NOMA, while certainly helpful and broadly applicable, is too limiting. Its definition of science breaks down at those murky theoretical boundaries where observation becomes impossible, like the claims about other universes. Likewise, religion in almost all of its manifestations is more than just a collection of value judgments and moral directives. Religion often makes claims about “the way things are.”

The previous blog is adapted from The Language of Science and Faith: Straight Answers to Genuine Questions by Karl Giberson and Francis Collins. The book, which will appear in February 2011, is the first in a series of books that BioLogos will be producing in concert with InterVarsity Press. (Collins’s contributions to this volume ended when he became head of the NIH).


Karl Giberson directs the new science & religion writing program at Gordon College in Boston. He has published more than 100 articles, reviews and essays for Web sites and journals including Salon.com, Books & Culture, and the Huffington Post. He has written seven books, including Saving Darwin, The Language of Science & Faith, and The Anointed: Evangelical Truth in a Secular Age.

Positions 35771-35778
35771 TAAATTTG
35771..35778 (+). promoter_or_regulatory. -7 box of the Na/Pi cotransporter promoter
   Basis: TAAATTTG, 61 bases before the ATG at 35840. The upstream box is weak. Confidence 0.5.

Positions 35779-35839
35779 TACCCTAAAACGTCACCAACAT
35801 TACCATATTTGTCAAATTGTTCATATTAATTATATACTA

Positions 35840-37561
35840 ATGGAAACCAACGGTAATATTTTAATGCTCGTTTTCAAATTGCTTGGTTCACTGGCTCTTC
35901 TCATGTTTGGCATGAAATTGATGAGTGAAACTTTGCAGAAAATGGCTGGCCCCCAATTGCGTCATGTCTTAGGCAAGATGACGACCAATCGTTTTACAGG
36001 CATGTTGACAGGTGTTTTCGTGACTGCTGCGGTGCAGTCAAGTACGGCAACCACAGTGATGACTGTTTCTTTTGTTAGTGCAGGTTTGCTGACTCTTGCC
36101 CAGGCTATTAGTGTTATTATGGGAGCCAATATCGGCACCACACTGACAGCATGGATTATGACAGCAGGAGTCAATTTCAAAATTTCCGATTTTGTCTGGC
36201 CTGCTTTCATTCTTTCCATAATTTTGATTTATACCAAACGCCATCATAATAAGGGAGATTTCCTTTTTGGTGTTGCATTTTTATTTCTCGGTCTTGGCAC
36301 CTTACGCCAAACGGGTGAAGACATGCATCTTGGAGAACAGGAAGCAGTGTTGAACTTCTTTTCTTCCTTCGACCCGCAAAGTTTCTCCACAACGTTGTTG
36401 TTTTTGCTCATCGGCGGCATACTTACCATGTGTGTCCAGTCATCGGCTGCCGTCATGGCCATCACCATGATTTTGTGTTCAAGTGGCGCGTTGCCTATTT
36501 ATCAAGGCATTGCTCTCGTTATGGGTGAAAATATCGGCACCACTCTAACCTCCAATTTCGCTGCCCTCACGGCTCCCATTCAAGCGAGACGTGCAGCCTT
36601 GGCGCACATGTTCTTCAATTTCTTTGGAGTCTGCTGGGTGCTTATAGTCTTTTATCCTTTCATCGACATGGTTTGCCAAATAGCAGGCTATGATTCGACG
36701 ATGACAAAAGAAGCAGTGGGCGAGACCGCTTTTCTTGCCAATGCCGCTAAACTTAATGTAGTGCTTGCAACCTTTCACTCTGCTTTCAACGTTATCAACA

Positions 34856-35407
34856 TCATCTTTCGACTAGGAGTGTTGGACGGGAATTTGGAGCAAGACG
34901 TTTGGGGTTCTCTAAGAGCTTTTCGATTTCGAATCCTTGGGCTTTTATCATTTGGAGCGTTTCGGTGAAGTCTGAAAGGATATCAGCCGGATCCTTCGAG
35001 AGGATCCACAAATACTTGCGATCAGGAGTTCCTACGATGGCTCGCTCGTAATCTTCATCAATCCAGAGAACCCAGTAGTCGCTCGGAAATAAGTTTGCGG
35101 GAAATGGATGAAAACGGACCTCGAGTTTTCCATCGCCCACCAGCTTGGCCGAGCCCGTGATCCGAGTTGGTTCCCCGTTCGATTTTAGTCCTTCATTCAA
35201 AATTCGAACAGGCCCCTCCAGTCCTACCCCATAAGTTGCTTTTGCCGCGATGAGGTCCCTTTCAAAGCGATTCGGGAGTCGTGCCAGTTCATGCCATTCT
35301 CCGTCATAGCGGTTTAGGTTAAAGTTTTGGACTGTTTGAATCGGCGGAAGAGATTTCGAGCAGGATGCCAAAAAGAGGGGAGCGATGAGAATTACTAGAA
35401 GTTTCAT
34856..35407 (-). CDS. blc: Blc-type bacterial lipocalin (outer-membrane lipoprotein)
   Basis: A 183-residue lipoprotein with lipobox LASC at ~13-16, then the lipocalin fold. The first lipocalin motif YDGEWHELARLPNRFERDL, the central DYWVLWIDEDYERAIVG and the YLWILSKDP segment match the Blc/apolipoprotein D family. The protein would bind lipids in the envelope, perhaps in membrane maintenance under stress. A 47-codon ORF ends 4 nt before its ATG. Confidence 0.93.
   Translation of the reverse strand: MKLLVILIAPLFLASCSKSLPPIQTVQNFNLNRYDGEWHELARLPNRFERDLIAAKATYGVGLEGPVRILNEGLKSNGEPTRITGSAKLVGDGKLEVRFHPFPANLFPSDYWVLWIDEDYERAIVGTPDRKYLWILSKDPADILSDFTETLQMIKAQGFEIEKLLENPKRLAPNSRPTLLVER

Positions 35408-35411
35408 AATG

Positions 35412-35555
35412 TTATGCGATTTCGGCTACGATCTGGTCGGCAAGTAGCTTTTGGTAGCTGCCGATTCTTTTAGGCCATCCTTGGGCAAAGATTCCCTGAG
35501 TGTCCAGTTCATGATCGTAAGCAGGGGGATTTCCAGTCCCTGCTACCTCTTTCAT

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Roger A. Sawtelle - #51666

February 19th 2011

I trust that you will examine the other two models that Barbour proposes, Dialogue and Integration.


Nathan - #52091

February 21st 2011

Both science and religion are rooted in faith. Scientific theory is called theory because it isn’t proven. Scientists believe a theory to be true to some extent or another, based on how convincing they perceive the evidence to be. This is the very definition of faith. Religious convictions are also beliefs based on evidence.